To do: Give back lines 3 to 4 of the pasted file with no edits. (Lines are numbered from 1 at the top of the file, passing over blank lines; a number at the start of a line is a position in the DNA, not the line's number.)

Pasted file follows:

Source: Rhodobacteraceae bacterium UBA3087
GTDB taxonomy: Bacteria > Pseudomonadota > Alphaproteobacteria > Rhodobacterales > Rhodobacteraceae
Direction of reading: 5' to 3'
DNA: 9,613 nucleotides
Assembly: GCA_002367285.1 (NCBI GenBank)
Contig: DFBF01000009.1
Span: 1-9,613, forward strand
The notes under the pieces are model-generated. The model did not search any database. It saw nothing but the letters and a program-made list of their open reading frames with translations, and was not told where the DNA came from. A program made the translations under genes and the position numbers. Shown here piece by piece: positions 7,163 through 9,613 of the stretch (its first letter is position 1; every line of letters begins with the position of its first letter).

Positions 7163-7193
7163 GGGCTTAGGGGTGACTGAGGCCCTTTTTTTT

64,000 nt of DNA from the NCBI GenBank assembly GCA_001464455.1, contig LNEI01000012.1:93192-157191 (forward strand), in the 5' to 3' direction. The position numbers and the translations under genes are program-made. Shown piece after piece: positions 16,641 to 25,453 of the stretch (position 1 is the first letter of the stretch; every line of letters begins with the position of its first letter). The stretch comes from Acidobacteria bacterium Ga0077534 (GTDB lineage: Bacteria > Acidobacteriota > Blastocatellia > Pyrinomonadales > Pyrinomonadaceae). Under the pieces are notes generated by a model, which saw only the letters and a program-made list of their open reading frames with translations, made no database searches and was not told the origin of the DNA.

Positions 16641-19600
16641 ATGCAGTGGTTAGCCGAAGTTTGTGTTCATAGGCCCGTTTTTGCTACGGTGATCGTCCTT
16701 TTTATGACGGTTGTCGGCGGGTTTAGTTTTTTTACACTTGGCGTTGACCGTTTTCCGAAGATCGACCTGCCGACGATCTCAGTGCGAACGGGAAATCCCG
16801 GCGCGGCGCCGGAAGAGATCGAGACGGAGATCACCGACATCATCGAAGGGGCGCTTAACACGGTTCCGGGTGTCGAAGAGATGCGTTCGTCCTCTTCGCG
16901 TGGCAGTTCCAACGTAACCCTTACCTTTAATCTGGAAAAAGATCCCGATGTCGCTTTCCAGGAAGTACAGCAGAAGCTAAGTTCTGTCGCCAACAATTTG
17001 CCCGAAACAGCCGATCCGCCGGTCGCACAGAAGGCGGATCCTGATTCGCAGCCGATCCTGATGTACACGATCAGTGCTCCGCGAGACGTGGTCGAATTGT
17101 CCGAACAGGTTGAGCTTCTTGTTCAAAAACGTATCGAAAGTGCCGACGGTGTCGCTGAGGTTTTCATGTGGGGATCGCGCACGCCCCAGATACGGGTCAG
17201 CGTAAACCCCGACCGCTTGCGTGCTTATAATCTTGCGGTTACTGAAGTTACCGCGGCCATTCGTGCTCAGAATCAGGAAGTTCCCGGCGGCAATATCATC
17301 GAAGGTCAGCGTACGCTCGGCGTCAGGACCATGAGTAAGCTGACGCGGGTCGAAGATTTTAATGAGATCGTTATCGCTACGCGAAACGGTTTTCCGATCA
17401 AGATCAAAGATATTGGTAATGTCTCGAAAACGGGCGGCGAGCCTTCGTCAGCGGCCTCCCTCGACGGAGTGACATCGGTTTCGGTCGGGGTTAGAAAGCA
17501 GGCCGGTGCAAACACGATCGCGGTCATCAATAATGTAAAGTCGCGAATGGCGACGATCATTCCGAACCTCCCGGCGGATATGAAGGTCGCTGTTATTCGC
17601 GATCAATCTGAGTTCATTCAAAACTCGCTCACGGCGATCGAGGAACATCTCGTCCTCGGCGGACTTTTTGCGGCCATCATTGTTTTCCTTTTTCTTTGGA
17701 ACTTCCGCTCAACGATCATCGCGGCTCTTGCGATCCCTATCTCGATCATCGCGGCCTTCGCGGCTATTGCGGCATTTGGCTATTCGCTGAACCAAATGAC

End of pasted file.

Direction of reading: 5' to 3'
DNA: 9,613 nucleotides